Will we stroll dreaming of the lost America of love past blue automobiles in driveways, home to our silent cottage?
Ah, dear father, graybeard, lonely old courage-teacher, what America did you when Charon quit poling his ferry and you got out on a smoking bank and stood watching the boat disappear on the black waters of Lethe?

——-

disjointed thoughts on Ginsberg, Whitman, and America.

Whitman Ginsberg

I saw you Walt Whitman, in amoung the peaches and penumbras! I was recently re-acquainted with Ginsberg’s “Supermarket”, and was struck once more by the force and authority found in his confrontation of the myth of the American Dream. Invoking for his muse the ghost Walt Whitman, a patriarch of American poetry and the myth of Nation, Ginsberg attacks the Dream as the greatest lost cause of the twentieth century.

There may be some hyperbole contained in that statement – the American Dream as the greatest lost cause – but it is not without merit. Even if the Dream does exist, Ginsberg makes clear how difficult it is to find, let alone it is to achieve, for both middle America and those on its fringe. Thinking about Whitman, the great poet who asserts independence and identity through both sexuality and landscape, Ginsberg questions the value of an “Americanness” based on shopping for mass-produced items in a unnatural, corporate supermarket far removed from a person’s or nation’s soul. Ginsberg’s post-war America is a nation of late-night grocery shoppers who do nothing with their time but consider the ripeness of peaches and avacodos in the neon glow of their local supermarket. Ginsberg is shopping for an image, looking a perfect vignette of what America is, and all he finds are consumers, choosing one peach over the other when both come from the same share-cropped grove. Nature and authenticity are not necessarily effaced in this new America, but are definitely substituted with a different form. There is no natural light in Ginsberg’s America but only a chemical, neon glow.

What makes the poem so interesting is not necessarily Ginsberg’s criticism of the (false) American dream by situating its adherents to a lifestyle full of mass-market grocery stores and the same blue automobile in every garage, but the evocation of Whitman himself. Ginsberg speaks to Walt, and Walt returns by inserting himself into Ginsberg’s thoughts and into the poem, offering us a chance to consider an America defined by its margins. Both Whitman and Ginsberg lived in a sexual penumbra – neither poet allowed their sexuality to either lurk in the shadows, or be fully disclosed and normalized in full light. Ginsberg does, however, find a certain solace walking the neon-lit aisles with Whitman while eyeing the young clerks or considering suggestive foods such as artichokes and bananas. In this neon glare – neither shadow nor real “natural” light – Ginsberg can speak from the outside, from the margins, and declare the American Dream to be lost to those who are literary buying in, in the supermarket. The families shopping in the artifical glow of the supermarket’s lights are no better than the “degenerates” of the Beat Generation. Yet, just as America refuses to acknowledge the simple fact of Whitman’s homosexuality, and its importance to his poetry, the families refuse to acknowledge the artifice and inauthenticity of their national myth.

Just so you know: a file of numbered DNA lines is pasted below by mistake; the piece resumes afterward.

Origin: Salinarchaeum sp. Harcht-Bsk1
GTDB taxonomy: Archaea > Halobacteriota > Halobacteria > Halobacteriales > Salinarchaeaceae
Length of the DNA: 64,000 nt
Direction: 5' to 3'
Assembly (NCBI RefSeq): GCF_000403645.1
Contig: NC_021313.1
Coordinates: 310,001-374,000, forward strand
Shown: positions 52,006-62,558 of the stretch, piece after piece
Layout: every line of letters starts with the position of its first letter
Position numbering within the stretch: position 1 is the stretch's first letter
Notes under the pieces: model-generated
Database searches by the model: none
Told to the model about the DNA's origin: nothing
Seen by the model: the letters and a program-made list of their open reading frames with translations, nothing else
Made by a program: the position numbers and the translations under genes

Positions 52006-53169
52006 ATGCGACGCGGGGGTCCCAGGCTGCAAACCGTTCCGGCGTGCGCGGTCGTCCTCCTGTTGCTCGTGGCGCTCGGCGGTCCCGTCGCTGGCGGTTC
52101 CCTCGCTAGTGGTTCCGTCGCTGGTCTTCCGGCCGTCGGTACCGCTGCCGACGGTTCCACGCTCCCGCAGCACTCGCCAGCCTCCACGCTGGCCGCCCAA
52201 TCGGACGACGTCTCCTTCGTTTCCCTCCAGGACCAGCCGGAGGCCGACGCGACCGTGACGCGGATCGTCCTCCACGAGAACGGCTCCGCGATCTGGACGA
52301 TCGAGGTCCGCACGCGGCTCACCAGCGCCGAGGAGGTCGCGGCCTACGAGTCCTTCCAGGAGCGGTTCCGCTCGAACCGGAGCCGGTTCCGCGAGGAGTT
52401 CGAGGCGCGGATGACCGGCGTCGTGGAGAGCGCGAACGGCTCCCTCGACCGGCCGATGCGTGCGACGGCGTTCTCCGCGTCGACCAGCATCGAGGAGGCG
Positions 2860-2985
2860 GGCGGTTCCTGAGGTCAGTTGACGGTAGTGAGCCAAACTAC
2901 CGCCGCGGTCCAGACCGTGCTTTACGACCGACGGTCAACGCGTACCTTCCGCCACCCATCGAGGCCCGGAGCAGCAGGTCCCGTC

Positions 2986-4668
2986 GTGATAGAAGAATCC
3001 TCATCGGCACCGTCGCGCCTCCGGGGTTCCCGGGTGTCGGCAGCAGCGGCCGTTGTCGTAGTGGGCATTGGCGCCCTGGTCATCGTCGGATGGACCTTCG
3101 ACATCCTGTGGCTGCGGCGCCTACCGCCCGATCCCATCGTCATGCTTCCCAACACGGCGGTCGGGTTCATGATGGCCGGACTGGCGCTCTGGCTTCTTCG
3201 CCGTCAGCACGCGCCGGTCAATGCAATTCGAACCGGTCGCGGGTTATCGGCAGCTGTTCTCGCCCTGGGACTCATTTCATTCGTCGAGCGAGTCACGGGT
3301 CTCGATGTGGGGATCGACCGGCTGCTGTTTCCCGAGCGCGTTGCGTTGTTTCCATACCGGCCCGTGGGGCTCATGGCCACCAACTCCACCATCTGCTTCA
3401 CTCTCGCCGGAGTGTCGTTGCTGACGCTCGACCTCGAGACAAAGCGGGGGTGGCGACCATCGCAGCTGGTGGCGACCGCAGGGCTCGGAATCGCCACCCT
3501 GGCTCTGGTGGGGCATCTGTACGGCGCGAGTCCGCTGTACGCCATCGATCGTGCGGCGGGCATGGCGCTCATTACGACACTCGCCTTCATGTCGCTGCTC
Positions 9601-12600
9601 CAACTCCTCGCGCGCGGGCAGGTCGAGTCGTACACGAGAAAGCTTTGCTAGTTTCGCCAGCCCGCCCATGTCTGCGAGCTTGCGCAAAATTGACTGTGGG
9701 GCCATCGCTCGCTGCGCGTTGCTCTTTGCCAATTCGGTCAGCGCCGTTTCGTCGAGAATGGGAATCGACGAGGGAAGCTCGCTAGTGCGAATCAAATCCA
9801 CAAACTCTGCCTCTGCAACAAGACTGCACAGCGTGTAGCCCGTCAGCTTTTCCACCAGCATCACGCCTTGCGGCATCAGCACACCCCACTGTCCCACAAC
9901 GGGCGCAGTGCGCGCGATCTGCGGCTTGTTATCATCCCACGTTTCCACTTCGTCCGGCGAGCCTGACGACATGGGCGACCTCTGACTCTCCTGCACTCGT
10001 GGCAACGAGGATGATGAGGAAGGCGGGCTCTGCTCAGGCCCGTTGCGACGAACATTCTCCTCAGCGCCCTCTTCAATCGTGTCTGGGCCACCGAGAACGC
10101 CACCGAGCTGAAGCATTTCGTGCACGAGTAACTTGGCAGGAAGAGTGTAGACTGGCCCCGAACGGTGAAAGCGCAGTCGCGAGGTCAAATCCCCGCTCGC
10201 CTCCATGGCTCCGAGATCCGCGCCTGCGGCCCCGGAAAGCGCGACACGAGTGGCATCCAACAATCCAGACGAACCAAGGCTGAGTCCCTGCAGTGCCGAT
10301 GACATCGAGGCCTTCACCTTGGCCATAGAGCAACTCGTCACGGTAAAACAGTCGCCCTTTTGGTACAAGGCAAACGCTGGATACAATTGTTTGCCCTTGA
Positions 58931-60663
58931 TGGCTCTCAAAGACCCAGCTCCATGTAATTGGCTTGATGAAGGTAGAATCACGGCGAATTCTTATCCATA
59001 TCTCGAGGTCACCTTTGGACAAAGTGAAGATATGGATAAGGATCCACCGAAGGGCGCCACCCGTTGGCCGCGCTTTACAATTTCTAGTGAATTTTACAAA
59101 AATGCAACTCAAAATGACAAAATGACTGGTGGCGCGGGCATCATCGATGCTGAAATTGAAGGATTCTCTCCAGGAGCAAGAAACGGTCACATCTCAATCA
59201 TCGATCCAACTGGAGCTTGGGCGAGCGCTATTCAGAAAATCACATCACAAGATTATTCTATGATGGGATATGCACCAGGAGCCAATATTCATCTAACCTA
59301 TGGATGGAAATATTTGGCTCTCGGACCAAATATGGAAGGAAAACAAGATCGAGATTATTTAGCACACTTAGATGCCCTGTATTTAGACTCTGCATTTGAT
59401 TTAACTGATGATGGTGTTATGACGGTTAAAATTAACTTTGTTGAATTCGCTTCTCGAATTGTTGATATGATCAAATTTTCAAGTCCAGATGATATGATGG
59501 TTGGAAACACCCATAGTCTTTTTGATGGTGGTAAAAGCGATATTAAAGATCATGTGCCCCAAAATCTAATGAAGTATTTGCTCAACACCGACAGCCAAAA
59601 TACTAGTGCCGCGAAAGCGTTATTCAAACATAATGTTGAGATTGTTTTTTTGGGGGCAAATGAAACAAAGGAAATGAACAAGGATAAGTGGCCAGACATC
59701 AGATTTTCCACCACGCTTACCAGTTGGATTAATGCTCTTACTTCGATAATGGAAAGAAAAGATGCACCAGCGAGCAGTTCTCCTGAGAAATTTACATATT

Disclaimer: These are not your thoughts. And this is not an academic site. Using them for your paper will not only be an instance of plagiarism, but also a moment of shoddy research that would grant you a very low grade if you managed to pass off the work as your own.
Like the rest of America, as Ginsberg caught on to, you are commodified.

Written by mitchellirons

January 20, 2008 at 4:18 pm

Ginsberg, Whitman, and America in "A Supermarket in California"

with 3 comments

Allen Ginsberg, “A Supermarket in California”.
Berkeley, 1955.

What thoughts I have of you tonight, Walt Whitman, for I walked down the sidestreets under the trees with a headache self-conscious looking at the full moon.
In my hungry fatigue, and shopping for images, I went into the neon fruit supermarket, dreaming of your enumerations!
What peaches and what penumbras! Whole families shopping at night! Aisles full of husbands! Wives in the avocados, babies in the tomatoes!-and you, García Lorca, what were you doing down by the watermelons?

I saw you, Walt Whitman, childless, lonely old grubber, poking among the meats in the refrigerator and eyeing the grocery boys.
I heard you asking the questions of each: who killed the pork chops? What price bananas? Are you my Angel?
I wandered in and out of the brilliant staks of cans following you, and followed in my imagination by the store detective.
We strode down the open corridors together in our solitary fancy tasking artichokes, possessing every frozen delicacy, and never passing the cashier.

Where are we going, Walt Whitman? The doors close in an hour. Which way does your beard point tonight?
(I touch your book and dream of our odyssey in the supermarket and feel absurd.)
Will we walk all night through solitary streets? The trees add shade to shade, lights out in the houses, we’ll both be lonely.

Will we stroll dreaming of the lost America of love past blue automobiles in driveways, home to our silent cottage?
Ah, dear father, graybeard, lonely old courage-teacher, what America did you when Charon quit poling his ferry and you got out on a smoking bank and stood watching the boat disappear on the black waters of Lethe?

———————-

disjointed thoughts on Ginsberg, Whitman, and America.

Whitman Ginsberg